Palmer’s victory signals a new era
The 1962 Open at Troon brought about a massive change in the way the Championship was organised. Public interest in the game had been re-awakened by Arnold Palmer’s victory at Birkdale the year before and the manner of his successful defence brought spectators flooding to the sun-baked fairways at Troon in unprecedented numbers. A great tide of supporters followed him throughout the two final rounds, swamping the efforts of stewards to keep them to the sidelines. Many had gained access to the course from the beach, bypassing the pay gates, and they raced ahead of the game’s new hero to gain the best vantage points. Many were knocked down in the rush.
From that year on the boundaries of Open courses have been well fenced, all fairways roped off and the number of stewards massively increased. Those who managed to get a view of Palmer’s progress were treated to display of ferocious attacking golf that had no equal. Australian Kel Nagle, who had beaten Palmer to the title in the centenary Open of 1960 at St Andrews, was the only player in the field who kept the American in distant sight. He finished six shots behind in a lonely second place, with Brian Huggett and Phil Rodgers a further seven shots away in joint third.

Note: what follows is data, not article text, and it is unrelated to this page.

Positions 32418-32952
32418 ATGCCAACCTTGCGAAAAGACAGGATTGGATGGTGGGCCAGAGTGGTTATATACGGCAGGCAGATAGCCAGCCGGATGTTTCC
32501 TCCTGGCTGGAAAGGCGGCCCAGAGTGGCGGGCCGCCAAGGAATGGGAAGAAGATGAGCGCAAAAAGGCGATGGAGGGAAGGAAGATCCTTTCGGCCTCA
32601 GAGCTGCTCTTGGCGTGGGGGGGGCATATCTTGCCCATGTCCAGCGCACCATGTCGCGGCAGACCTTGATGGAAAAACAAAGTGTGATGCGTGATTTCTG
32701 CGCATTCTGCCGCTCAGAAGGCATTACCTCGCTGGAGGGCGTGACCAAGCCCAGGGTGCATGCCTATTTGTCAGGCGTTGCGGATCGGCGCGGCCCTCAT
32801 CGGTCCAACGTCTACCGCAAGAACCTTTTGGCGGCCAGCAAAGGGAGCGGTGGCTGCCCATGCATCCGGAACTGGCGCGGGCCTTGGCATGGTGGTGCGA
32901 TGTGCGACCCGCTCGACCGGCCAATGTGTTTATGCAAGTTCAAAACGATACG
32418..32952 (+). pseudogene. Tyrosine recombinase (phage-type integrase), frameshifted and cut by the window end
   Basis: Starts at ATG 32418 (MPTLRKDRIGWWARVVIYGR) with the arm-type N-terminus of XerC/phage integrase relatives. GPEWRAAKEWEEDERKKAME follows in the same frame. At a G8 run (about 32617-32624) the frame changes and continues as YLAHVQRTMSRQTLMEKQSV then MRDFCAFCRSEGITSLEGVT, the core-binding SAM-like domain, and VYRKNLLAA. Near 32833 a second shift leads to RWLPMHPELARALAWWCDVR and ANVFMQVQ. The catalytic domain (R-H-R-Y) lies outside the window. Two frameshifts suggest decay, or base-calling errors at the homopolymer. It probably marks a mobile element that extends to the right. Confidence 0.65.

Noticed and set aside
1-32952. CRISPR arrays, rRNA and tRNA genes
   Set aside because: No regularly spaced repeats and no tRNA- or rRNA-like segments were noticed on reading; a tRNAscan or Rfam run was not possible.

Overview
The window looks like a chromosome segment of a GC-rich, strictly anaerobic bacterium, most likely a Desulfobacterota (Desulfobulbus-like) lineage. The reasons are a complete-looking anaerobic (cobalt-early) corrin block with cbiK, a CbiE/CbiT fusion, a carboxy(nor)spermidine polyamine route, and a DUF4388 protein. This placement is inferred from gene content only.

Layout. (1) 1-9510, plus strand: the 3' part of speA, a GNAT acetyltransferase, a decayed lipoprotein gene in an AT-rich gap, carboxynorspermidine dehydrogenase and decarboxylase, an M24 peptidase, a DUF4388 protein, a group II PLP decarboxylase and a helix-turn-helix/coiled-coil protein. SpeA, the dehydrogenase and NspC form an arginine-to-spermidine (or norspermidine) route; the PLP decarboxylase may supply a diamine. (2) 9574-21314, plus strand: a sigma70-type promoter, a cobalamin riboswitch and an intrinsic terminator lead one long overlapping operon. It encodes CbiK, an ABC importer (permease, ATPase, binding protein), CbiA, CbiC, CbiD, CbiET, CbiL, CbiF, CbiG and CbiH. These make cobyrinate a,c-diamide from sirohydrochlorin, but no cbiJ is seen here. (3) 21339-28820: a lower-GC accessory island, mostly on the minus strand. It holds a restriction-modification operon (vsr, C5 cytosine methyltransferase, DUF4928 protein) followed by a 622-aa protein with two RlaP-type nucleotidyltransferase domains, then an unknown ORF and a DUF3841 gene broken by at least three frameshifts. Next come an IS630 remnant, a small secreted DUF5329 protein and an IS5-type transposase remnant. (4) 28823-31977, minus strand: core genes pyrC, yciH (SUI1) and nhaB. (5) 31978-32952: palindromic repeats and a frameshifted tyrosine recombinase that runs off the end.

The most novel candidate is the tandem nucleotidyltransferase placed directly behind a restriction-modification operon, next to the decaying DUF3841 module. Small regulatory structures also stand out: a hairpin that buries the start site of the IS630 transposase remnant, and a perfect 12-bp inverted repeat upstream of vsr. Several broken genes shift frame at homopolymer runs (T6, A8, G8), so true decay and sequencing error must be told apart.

Palmer used a one-iron to great effect in his rounds of 71-69-67-69, firing the ball low through the wind to bone-hard fairways and fast greens. The way he tackled the damaging 11th hole summed up the entire championship. Then played as a modest-length par-five of 481 yards, it cost Jack Nicklaus 10 strokes in one round. The tee shot has to find an angled fairway amid a sea of gorse and the out-of-bounds railway line runs the length of the right side, clipping within two paces of the green. The prevailing wind is from the left, hurrying wayward shots into the path of the Ayr to Glasgow shuttle service. Palmer subdued the hole with two birdies and an eagle — a one-iron from the tee and a two-iron to 14 feet. He was never to win another Open in Britain, but the magnetism of his play changed the face of the Championship for ever